About half a minute into last night’s Daily Show opening monologue, Jon Stewart interrupted himself. “Wait a minute words in the prompter? Script on my desk? Vending machine upstairs out of Funyuns? THE WRITERS ARE BACK!”
As the audience exploded into applause and cheers, Stewart did a celebratory dance in his chair.
“It is no longer A Daily Show,” Stewart said, referring to the show’s during-the-strike name-change; “it is once again The Daily Show! We’re back, baby!”
Yes, they are. And hallelujah. After (a poetic) one hundred days of striking, the Writers Guild of America agreed, on Tuesday, to a contract deal with the Alliance of Motion Picture and Television Producers. The Daily Show and Colbert Report writers returned yesterday evening, and—presto!—one of the best-oiled machines of media criticism was back to skewer Punditry’s Inanity.
It was back in time, for example, to highlight footage of Andrea Mitchell, punditing about post-Potomac Primary Obamamentum, making this gem of a point: “Obama made these amazing inroads tonight. He proved that white men can jump to a black candidate.”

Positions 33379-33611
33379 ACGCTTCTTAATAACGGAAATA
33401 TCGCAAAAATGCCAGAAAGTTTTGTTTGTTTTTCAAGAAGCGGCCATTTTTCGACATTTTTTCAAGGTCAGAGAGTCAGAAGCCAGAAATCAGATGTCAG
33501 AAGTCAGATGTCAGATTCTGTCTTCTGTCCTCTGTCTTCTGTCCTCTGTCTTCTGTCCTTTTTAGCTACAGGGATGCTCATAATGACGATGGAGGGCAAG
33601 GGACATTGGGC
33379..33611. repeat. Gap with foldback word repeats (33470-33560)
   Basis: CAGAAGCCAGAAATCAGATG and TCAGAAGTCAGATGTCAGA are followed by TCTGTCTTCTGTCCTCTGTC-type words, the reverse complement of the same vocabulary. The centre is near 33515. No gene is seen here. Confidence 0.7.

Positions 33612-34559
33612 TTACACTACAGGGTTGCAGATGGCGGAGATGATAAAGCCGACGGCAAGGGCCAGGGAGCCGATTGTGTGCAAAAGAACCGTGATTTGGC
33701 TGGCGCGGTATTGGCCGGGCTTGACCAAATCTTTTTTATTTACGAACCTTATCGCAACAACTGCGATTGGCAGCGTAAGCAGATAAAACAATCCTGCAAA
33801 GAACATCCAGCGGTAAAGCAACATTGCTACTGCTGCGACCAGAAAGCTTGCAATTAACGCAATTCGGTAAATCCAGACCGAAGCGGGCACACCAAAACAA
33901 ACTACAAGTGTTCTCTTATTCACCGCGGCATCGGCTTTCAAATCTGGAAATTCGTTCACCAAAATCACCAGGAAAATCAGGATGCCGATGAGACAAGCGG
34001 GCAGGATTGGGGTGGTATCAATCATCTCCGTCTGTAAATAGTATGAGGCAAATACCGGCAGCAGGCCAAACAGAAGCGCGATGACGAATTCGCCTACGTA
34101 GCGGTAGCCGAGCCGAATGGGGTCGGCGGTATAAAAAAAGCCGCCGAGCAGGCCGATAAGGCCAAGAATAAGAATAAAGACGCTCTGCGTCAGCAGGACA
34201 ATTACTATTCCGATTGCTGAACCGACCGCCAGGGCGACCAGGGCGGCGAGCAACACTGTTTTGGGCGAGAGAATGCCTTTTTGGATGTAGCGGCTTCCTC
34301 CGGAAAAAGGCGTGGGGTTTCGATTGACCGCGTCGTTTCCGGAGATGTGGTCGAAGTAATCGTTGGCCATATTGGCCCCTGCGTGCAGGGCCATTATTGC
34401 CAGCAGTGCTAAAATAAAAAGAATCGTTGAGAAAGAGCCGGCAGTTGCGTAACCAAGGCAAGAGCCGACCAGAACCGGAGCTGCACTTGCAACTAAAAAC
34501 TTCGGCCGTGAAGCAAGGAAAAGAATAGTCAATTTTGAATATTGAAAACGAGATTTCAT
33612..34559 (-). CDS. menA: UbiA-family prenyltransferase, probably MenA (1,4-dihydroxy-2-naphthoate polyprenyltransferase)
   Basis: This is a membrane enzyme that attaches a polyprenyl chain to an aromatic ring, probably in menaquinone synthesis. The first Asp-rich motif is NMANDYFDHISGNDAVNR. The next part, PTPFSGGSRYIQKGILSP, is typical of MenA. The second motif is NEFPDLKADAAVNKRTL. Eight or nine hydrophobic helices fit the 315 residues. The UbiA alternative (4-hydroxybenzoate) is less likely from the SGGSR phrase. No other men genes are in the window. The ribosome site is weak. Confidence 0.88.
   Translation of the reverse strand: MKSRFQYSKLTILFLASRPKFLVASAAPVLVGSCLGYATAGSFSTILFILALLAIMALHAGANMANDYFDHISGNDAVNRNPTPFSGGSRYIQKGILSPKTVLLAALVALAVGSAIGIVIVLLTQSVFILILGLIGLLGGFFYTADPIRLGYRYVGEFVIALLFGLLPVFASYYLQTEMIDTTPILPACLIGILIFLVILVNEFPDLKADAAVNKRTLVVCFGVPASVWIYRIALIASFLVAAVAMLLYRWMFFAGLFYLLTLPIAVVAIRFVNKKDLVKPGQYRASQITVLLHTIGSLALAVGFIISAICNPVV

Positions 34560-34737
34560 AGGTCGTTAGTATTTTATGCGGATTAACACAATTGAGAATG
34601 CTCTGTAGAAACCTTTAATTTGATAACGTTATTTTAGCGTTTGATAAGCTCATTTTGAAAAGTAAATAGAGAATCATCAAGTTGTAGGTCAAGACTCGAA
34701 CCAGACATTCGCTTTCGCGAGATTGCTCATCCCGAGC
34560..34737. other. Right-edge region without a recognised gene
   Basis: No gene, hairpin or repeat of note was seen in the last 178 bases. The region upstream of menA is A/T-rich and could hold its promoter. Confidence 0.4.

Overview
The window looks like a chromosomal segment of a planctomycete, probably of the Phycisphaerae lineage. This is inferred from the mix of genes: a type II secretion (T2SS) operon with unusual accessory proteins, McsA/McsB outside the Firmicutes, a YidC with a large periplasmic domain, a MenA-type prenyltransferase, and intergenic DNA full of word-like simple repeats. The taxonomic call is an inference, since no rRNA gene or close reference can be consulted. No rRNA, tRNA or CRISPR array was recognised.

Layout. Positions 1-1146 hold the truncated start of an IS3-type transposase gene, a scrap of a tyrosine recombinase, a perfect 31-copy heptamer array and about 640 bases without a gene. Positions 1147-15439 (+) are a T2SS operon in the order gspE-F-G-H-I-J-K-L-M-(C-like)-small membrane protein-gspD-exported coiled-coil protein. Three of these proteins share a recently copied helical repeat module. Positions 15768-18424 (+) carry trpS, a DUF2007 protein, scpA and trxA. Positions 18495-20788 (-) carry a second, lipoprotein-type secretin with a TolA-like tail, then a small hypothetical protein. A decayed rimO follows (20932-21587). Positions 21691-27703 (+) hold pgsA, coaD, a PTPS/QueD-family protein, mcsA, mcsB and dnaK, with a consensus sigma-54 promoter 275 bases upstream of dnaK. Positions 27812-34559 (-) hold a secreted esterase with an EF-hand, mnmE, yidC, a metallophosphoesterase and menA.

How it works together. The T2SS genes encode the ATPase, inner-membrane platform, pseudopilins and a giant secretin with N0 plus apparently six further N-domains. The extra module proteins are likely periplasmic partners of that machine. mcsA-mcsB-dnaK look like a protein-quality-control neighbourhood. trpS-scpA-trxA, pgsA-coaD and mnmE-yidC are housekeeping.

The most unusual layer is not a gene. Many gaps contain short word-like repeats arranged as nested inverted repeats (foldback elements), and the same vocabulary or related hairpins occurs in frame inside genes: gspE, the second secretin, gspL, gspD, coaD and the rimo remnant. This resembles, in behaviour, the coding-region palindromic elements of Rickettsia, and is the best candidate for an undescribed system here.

To which Stewart responded: “Must…top…Andrea Mitchell. Yes: Obama’s camp is no longer waiting to exhale.”
Over at The Colbert Report, He of the Silent T welcomed his writers back to the show one by one, handing them, as they ran onstage to the strains of “God Bless America” and the whoops and cheers of the audience, an honorary pencil to commemorate their return. Mixed among them was a smattering of celebrities: Tiki Barber, Kevin Bacon, Mikhail Barishnykov (“Misha!” Colbert greeted him), a baseball-headed Mr. Met, and—strangest/randomest/most ironic of all, given the show’s focus on media criticism—Judy Miller. (“Get to work, you!” Colbert told the infamous reporter, ostensibly—and hopefully—with irony.)
Besides being a victory for definite articles, number-2 pencils and strike beards (many of them still growing strong despite the strike’s conclusion), last night was also—not to be too dramatic about it, but—a victory for media criticism itself. While Stewart and Colbert have been holding their own—impressively, inspiredly, and often hilariously—sans writers, Indecision ‘08 wasn’t the same without them. Stew-bert’s animatronic eagles may fly high, but the writers’ behind-the-scenes machinations really are the wind—and the wit—beneath their wings.
Welcome back, guys. We’ve missed you.
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